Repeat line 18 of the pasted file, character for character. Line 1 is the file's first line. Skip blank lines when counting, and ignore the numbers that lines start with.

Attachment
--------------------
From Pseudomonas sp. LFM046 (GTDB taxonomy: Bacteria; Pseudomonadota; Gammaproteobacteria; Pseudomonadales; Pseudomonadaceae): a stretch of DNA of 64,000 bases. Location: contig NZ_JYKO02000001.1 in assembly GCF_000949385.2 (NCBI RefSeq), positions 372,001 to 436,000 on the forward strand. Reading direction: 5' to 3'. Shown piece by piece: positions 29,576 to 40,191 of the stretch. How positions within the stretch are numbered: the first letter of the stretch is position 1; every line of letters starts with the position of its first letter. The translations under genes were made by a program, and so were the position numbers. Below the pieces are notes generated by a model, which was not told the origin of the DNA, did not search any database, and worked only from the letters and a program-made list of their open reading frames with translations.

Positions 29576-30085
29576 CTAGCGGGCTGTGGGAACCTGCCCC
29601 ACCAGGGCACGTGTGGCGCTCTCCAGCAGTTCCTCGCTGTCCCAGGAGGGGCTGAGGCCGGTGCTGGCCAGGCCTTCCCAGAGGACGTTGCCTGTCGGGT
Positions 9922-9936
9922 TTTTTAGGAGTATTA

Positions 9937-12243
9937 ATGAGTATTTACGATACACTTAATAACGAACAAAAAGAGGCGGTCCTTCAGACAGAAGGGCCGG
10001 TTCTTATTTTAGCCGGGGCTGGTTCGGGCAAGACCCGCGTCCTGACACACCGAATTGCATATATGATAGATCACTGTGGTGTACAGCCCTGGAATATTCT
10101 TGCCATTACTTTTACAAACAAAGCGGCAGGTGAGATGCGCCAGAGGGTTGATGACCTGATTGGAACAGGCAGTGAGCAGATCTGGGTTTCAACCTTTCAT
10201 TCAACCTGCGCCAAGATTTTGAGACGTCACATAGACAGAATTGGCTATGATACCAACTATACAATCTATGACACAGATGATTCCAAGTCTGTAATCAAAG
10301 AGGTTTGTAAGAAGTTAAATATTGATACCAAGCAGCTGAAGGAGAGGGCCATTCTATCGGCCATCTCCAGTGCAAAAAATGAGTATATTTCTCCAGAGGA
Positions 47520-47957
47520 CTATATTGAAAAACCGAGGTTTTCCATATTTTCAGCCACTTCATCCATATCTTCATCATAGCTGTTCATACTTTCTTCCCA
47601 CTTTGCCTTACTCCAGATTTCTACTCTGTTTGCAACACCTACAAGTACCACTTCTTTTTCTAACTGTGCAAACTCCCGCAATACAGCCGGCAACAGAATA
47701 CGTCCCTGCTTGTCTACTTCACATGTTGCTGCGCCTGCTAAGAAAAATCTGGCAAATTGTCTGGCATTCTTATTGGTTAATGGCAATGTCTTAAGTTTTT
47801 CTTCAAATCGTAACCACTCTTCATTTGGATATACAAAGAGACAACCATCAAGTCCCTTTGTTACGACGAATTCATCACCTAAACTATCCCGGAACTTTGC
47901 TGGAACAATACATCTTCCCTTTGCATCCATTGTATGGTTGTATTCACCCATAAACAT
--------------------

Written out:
47901 TGGAACAATACATCTTCCCTTTGCATCCATTGTATGGTTGTATTCACCCATAAACAT